“The biggest thing is more people today are watching the Park Board and how it impacts their lives,” Bourn said.
Innovation and inclusiveness
At the interview, each commissioner asked one question of each candidate, seeking answers on how the candidates would implement changes, increase racial and socio-economic equity, fight climate change and promote youth sports.
Ghose acknowledged that he has bounced around the country — from Iowa to Portland, Ore. to Kentucky — to climb the ladder in parks and recreation for the past 37 years. He said that experience gives him a lot of connections nationwide and the know-how to do all the jobs in the park system.
“What I bring is that variety of experience,” Ghose said.
Ghose said he wanted to create a park system that touches the lives of everyone in the city and to have a staff that is happy, innovative and reflective of the community. He said the park system should work to fill gaps in the community by offering opportunities such as swimming lessons and affordable sports academies for kids.
Ghose said park systems needed to do a better job telling the story of parks and recreation and helping people understand the resources the parks offer. He referenced organizing a soccer tournament catering toward refugee communities that drew eight teams in its first year and 32 teams the second year.
“The participants bring their families, so now they’re signing up for programs they didn’t know existed,” Ghose said.
He emphasized partnerships with private companies to find sustainable funding for recreational programs and seeking creative solutions, such as a plastic bag collection bin to save money on expensive waste bags at dog parks.
Ghose said parks “should be leading” on the issue of climate change. He suggested switching to propane from gas lawn mowers; increasing naturalization acres to help pollinators and absorb carbon; and painting park roads gray, a move that has been used in cities such as Los Angeles to reduce heat from pavement.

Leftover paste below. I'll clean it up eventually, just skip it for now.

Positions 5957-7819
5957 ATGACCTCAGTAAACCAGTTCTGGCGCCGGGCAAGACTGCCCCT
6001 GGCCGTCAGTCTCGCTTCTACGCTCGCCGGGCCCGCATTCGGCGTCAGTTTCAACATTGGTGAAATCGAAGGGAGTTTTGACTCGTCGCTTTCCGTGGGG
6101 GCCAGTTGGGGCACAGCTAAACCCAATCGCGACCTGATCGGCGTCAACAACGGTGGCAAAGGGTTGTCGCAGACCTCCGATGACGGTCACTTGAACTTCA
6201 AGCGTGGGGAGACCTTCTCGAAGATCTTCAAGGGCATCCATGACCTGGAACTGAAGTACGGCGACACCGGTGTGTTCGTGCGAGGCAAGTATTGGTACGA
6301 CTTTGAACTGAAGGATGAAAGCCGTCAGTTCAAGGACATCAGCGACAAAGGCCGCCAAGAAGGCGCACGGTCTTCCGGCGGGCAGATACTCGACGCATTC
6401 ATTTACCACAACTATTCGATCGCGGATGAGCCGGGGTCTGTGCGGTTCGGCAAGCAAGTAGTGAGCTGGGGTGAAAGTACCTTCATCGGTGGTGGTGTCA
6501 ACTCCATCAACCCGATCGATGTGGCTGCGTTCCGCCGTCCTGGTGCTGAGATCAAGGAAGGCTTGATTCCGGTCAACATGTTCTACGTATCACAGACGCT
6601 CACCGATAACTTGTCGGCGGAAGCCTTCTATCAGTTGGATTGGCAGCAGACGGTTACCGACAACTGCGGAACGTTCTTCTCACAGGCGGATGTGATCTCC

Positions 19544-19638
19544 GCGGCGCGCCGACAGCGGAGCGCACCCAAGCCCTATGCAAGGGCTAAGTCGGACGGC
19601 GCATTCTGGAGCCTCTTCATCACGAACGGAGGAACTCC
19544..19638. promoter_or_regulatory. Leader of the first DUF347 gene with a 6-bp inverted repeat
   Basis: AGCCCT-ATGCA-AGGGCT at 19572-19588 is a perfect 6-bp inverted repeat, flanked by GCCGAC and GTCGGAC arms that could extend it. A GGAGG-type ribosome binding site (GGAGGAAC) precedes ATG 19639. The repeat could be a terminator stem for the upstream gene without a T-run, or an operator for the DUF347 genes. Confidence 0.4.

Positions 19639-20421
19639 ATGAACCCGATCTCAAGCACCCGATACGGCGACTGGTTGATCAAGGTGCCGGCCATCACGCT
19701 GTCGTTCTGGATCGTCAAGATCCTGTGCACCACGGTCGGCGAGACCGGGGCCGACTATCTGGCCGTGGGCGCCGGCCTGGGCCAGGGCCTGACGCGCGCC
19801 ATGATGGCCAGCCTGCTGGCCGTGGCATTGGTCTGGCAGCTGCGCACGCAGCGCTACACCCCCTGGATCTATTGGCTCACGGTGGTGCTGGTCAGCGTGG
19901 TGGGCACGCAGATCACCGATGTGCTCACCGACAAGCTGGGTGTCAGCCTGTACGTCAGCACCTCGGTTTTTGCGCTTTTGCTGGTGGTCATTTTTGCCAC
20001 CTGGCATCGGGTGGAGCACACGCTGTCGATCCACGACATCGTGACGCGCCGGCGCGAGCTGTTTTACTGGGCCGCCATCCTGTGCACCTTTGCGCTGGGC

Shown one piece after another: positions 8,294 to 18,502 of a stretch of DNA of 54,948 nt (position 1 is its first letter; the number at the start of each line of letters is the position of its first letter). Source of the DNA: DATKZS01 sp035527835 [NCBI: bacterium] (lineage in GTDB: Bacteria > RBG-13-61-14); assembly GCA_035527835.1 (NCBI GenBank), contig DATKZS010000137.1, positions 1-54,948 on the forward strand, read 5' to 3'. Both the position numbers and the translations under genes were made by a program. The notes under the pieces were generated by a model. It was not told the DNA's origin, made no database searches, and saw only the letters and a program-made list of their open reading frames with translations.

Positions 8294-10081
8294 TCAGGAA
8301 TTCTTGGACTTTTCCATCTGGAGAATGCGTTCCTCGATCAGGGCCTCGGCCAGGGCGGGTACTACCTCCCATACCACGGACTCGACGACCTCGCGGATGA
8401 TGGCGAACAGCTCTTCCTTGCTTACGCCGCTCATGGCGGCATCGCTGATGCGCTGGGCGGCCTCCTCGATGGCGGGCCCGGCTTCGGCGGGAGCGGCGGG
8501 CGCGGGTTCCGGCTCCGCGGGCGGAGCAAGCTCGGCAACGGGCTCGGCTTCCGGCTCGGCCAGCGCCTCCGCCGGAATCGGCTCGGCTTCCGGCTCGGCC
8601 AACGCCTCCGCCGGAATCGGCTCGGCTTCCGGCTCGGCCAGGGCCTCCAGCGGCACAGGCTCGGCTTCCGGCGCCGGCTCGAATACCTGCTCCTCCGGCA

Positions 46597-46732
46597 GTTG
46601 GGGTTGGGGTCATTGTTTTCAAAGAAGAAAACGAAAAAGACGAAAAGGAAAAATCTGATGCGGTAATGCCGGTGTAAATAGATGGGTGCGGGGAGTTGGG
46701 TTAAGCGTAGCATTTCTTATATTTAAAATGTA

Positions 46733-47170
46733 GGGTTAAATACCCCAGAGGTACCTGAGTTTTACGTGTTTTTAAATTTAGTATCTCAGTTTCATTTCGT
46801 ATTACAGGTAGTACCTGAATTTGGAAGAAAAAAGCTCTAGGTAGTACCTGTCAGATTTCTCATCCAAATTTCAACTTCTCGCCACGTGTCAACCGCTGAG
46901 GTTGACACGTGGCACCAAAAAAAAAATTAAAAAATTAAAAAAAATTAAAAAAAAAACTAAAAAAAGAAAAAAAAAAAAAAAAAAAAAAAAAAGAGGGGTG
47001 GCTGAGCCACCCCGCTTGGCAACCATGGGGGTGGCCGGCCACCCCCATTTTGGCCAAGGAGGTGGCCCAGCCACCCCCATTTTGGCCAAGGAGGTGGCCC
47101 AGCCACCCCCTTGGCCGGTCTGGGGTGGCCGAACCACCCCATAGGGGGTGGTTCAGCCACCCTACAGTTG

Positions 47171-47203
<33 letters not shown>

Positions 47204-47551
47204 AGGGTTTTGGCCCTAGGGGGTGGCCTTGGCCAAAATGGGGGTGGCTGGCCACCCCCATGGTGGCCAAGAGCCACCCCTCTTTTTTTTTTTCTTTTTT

Bangoura said he believed the MPRB should be using its recreation centers as touch points in the community to offer services such as job training, vocational programs and mentorships. In addressing racial inequity, he said there is a need to recognize that race permeates everything and to acknowledge the reality of historical racism when discussing access and opportunity throughout the park system.
“We have to talk about it and be comfortable with being uncomfortable, because you can’t move it unless you have an honest discussion about it,” he said.
Beyond offering youth sports, Bangoura said parks should be offering kids music, interactive learning opportunities and activities that connect them to nature. In Charlotte, he helped promote “Learn to Ride” programs, where park staff gives free bike lessons to community members. He said the parks system should embrace neighborhood-sponsored athletics, encouraging local businesses to sponsor youth teams based at neighborhood parks.
To combat climate change, Bagnoura said MPRB should explore implenting solar technology and renovating buildings to be more energy efficient. He called for reducing vehicle travel for park staff. He said parks should offer a wider range of services from recreation centers so people can access more of what they need in one walkable trip, cutting car emissions. He also suggested electrifying the MPRB car fleet.
Bangoura said he knows the park system has great staff members and he wouldn’t micromanage employees.
“We need to trust them, and let them lead,” he said.
Bourn said the MPRB aims to have a hire made by the end of the year.